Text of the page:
Established in February 2010 by ProShares, the UltraPro Short QQQ (Nasdaq: SQQQ) is an inverse-leveraged exchange-traded fund, or ETF, that tracks the Nasdaq-100 Index. This index is composed of the largest companies, both domestic and international, listed on the Nasdaq stock market; the Nasdaq excludes financial institutions. Company holdings are prioritized by total market capitalization.
The inverse-leveraged strategy for SQQQ means it attempts to reproduce a daily investment result that is roughly opposite the daily performance of its underlying index, and then multiply those results by a certain factor. The stated objective of SQQQ is to triple the opposite results of the Nasdaq-100.
This means investors in SQQQ are preparing for the greater nonfinancial stock market to struggle. Since the Nasdaq-100 tends to be heavily weighted toward technology, telecommunications and health care stocks, the SQQQ should tend to perform well when these sectors perform poorly.
All inversely leveraged funds are made up of financial derivatives, and sometimes even derivatives of derivatives. To achieve the opposite of a specific asset, the fund managers have to trade in short positions and swaps, which essentially are bets the underlying security or investment performs poorly.
The fund provider for SQQQ, ProShares, is a self-described "alternative ETF company." The company was launched in 2006 and focuses on specific, targeted and relatively risky satellite holdings. Most of its ETFs are moderately small or very small, and SQQQ is no exception; total assets under management, or AUM, in mid-2015 were just over $315,000.
SQQQ carries a relatively high expense ratio at 95 basis points. This should not be surprising, since the fund strategy requires occasionally liquefying derivative contracts before their optimal point; in-kind redemptions are very tricky for inverse-leveraged ETFs.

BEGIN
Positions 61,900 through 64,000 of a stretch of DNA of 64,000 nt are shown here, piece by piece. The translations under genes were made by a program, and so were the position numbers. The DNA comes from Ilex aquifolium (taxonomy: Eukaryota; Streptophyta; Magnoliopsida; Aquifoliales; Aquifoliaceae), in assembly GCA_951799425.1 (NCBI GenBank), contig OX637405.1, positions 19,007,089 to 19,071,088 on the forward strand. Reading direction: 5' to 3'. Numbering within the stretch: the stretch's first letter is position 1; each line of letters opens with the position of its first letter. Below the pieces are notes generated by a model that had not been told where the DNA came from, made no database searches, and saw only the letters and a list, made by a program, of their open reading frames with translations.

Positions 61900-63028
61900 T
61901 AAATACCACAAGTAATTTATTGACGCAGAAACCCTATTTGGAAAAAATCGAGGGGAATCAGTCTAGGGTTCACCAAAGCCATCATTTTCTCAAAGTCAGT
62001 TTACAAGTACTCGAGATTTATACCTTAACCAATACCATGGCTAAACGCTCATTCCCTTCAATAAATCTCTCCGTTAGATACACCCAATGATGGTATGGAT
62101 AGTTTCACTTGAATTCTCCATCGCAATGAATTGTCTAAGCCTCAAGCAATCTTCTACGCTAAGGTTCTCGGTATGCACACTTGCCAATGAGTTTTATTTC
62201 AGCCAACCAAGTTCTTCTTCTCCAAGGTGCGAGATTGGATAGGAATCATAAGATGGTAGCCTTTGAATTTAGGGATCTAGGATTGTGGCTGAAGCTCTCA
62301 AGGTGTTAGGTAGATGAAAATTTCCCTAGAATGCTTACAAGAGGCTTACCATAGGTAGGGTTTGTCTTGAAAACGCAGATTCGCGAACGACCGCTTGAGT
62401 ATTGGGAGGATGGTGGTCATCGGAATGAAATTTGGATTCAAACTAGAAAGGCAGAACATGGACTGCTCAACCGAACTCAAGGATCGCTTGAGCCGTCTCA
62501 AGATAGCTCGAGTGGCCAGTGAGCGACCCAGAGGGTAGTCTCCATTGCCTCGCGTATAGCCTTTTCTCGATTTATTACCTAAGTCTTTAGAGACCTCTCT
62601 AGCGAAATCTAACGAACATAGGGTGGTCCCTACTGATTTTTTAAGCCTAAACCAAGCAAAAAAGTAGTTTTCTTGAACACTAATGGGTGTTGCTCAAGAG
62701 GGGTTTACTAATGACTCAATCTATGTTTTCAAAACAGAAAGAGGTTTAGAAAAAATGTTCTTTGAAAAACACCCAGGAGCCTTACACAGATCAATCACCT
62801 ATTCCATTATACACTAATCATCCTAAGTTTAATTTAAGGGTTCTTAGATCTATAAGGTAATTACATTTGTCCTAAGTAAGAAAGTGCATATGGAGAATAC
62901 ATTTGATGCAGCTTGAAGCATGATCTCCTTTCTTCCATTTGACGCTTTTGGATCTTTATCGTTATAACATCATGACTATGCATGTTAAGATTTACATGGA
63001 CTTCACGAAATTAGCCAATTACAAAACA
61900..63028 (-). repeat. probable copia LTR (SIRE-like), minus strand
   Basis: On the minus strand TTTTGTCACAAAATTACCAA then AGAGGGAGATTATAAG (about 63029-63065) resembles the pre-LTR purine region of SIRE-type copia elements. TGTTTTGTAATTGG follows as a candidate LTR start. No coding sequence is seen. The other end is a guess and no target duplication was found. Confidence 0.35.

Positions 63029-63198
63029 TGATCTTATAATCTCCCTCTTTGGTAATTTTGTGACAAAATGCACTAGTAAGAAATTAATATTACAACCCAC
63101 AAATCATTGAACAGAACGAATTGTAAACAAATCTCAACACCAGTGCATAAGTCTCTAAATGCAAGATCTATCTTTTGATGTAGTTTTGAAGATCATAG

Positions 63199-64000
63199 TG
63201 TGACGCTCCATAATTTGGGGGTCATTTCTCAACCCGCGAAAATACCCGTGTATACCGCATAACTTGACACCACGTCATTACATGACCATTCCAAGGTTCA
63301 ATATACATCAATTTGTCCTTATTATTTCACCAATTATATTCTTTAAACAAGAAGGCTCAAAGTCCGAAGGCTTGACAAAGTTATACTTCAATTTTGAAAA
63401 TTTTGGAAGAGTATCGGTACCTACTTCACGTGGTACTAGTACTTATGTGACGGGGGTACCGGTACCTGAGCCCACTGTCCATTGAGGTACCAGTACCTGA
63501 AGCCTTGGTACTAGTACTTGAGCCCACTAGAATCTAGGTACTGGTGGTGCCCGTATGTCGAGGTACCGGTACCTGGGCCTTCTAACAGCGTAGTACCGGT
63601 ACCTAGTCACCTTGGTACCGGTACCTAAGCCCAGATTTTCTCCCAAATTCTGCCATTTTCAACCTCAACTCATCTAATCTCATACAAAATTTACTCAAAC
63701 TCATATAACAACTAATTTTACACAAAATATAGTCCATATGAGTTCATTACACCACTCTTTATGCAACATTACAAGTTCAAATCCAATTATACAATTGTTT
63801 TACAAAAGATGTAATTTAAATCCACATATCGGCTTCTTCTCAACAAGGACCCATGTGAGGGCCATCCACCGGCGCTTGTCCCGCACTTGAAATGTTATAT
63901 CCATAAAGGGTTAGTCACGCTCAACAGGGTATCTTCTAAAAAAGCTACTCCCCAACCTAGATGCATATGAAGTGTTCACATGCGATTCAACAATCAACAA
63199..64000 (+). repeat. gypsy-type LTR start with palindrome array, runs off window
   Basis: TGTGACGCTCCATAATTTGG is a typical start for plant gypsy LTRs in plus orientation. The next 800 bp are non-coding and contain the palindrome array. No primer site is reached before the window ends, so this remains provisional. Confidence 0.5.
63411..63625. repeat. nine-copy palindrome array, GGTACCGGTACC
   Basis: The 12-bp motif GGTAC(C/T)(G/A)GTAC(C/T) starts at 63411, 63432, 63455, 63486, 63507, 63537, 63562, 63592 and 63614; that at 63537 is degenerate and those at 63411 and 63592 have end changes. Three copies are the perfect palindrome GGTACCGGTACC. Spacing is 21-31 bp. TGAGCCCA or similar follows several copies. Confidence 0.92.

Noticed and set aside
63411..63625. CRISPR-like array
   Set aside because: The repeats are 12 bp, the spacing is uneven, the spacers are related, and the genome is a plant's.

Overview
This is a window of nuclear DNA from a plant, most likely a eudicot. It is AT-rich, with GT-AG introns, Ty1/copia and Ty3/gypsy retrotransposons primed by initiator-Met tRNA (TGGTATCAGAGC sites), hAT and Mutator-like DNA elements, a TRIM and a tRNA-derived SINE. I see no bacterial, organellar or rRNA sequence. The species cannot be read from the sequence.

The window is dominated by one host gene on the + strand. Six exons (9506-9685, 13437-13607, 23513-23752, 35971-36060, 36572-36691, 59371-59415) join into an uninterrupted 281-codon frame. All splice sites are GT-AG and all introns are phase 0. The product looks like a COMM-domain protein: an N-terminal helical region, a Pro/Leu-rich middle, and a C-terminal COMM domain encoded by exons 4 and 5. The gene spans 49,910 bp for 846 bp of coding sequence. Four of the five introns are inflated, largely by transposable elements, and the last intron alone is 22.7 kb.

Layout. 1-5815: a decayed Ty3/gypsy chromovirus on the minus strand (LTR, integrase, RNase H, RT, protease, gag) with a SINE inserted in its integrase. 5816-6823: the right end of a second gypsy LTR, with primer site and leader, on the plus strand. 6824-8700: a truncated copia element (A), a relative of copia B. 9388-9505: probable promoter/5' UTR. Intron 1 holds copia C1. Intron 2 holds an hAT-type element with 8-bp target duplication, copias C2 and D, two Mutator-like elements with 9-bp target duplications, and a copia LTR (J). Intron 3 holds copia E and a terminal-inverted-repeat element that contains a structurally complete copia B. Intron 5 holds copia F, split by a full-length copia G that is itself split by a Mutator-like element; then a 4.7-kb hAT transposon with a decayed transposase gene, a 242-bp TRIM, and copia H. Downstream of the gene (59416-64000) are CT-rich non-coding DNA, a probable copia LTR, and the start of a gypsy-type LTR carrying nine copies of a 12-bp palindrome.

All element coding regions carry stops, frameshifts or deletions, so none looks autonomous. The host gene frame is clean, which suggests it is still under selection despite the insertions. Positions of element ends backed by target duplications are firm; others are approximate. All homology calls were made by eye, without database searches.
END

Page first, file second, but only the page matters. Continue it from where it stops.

Suitability and Recommendations
It is paramount that investors understand SQQQ is a daily-targeted inverse ETF. ProShares designed this for short-term, high-risk and high-reward gains in the event the Nasdaq-100 struggles. This fund is not suitable for a long-term hold; investors who buy-and-hold SQQQ find their returns badly damaged by expenses and decay.
Several key factors prevent SQQQ from serving as an acceptable core holding in an investors portfolio. The first is the short-term focus of the fund; it is not a buy-and-hold ETF. Another area of concern is the fund size; tiny ETFs such as SQQQ can go through wild fluctuations and are always close to closing altogether.
The share prices for SQQQ also bank on a deviation from historic market performance. The Nasdaq-100 Index does not perfectly correlate with total stock market performance, but it is certainly a cyclical index. Since the general trend of the Nasdaq is to grow over time, the long-term outlook for a 3x inverse-leveraged ETF is bleak at best.
Before an investor considers buying SQQQ, he should fit a very targeted profile. First and foremost, the investor should have knowledge of and be comfortable with an inverse-leveraged ETF. Second, the investor must be able to trade quickly, or have an adviser/broker who can do the same, to avoid decay.
The investor must also be comfortable with volatility. SQQQ carries a trailing five-year beta of -2.77 and an astoundingly low alpha of -20.82. Its three-year trailing deviation is close to 30, and it has a Sharpe Ratio below -2.0. While these are considered somewhat in line with the fund category, they are considerably more risky than the average ETF or mutual fund.
There are some advantages to having a daily-targeted leveraged ETF. For example, the fund is considerably more liquid than other funds of its size; average daily volume exceeds 6.5 million trades, or more than one-third of all outstanding shares.
Overall, SQQQ best serves as a very specific and small satellite holding in an aggressive investor's portfolio. It is probably best used as a countercyclical buy for those who are convinced large-cap stocks will suffer in the very near future.